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Due Diligence Red Flags

Due diligence is the routine process by which investors diligently investigate the
entrepreneur and his/her company to confirm the authenticity of a business endeavor.
This may entail researching business founders and their management team, reviewing
documents, endless amount of questions, and asking for references. In a recent study
conducted by the University of New Hampshire’s Center for Venture Research,
angels who practiced increased due diligence received more overall profitable returns.
Experience has also shown that without performing detailed research to verify an
investment prospect, an investor is taking a significant risk. By executing effective
due diligence, many investors may save money and may even help companies avoid serious
legal complications. The following are some of the “red flag” warnings
that angel investors may encounter when conducting due diligence:

Entrepreneurs who do not invest their own money in the venture

When a business owner invests his/her own personal money into his/her company, it
indicates confidence about his/her initiatives. Angel investors certainly do not
want to take the risk of investing in an enterprise if the entrepreneur does not.
It is also a proven fact that when business owners do use their own savings for
their endeavors, angels are more likely to take them seriously, and they are able
to raise more capital from friends, family, and other associates.

Entrepreneurs who obtain small amounts of capital from numerous investors
Angel investors are aware that friends and families provide the best source of seed
funding; however, having dozens of investors, especially the inexperienced and unsophisticated
ones, can be problematic. Entrepreneurs may be distracted by numerous amateur benefactors.

Lack of product diversity
Angels tend to avoid business deals when they encounter companies that only offer
one product or service which targets only one market. If a product that is introduced
into the market fails, then the whole company will not succeed. To ensure sales,
a company should have some diversification of goods and services to be successful.

Claims of “no competition”
In today’s business world, every company will encounter competition. Entrepreneurs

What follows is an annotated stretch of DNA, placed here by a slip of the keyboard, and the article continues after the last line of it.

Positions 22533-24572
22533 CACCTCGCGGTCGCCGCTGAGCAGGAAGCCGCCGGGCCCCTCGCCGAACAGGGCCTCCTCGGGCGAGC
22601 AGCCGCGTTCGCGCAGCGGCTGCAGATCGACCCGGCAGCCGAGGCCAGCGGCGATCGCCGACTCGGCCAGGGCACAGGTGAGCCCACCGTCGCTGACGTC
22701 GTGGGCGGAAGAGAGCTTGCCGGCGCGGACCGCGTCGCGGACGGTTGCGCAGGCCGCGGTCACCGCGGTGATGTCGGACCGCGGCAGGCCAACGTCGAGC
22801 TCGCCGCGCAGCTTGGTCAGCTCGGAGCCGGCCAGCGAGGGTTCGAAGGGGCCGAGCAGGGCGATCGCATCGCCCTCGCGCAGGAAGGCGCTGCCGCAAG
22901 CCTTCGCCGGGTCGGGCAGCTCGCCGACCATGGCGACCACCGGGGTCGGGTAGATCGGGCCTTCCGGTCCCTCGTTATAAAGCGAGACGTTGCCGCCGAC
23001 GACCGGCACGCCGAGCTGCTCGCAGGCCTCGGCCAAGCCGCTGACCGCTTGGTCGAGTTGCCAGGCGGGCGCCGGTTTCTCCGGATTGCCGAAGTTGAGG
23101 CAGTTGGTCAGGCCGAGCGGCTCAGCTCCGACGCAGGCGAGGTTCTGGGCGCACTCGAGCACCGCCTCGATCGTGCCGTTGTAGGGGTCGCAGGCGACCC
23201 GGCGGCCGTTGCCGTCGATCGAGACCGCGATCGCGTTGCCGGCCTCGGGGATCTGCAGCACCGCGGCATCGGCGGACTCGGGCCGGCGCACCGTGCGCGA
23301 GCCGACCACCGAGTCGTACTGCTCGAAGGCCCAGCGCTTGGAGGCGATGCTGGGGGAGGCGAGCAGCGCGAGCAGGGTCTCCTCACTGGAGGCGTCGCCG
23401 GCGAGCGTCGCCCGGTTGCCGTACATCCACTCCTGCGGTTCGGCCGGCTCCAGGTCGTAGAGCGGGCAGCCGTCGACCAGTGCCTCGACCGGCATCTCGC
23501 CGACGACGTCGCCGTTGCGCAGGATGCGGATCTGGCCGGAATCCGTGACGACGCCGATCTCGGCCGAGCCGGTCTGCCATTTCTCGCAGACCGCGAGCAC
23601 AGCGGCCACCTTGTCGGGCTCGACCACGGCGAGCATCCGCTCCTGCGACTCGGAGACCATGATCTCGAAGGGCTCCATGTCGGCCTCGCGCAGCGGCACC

are simply fooling themselves when they make a claim that no competition will exist
once their products and services are introduced to the market. Business owners should
always do market and competitive research before introducing their company to investors.
They should also stress during their presentation why their particular products
and services have a competitive advantage.

Inappropriate use of proceeds/existing liabilities
Another indicator of a poor investment can occur when it is discovered during the
due diligence process that the entrepreneur is in excessive debt. If the entrepreneur
is able to successfully raise angel capital, portions of the investment funds will
most likely be used to pay pre-existing debt and/or to cash out early investors.
Extensive liabilities may be a clear indication of poor financial management skills.

Lack of participation of early investors
If, for some unknown reason(s), other investors do not want to invest in a company
or if the previous investors do not want to reinvest, angel investors will conclude
that it is an indication of a lack of confidence in the company.

Poor management history and unsettled management team issues
Angel investors like to invest in businesses with a solid, balanced management team.
This team should be assembled with only skilled and experienced professionals given
the field. If the management team does not have a history of settling disputes cohesively
or a proven track record of learning from previous mistakes, then angel investors
will most likely stay away from the investment.

Family-related ventures
Most angels tend to shy away from investing in family businesses because of the
dynamics and drama that may arise in the workforce. Often times, entrepreneurs feel
obligated to hold on to their close friends and relatives to work for them, even
though their role may be marginal or insignificant. This will always hinder company
growth.

Multiple licenses for practicing technology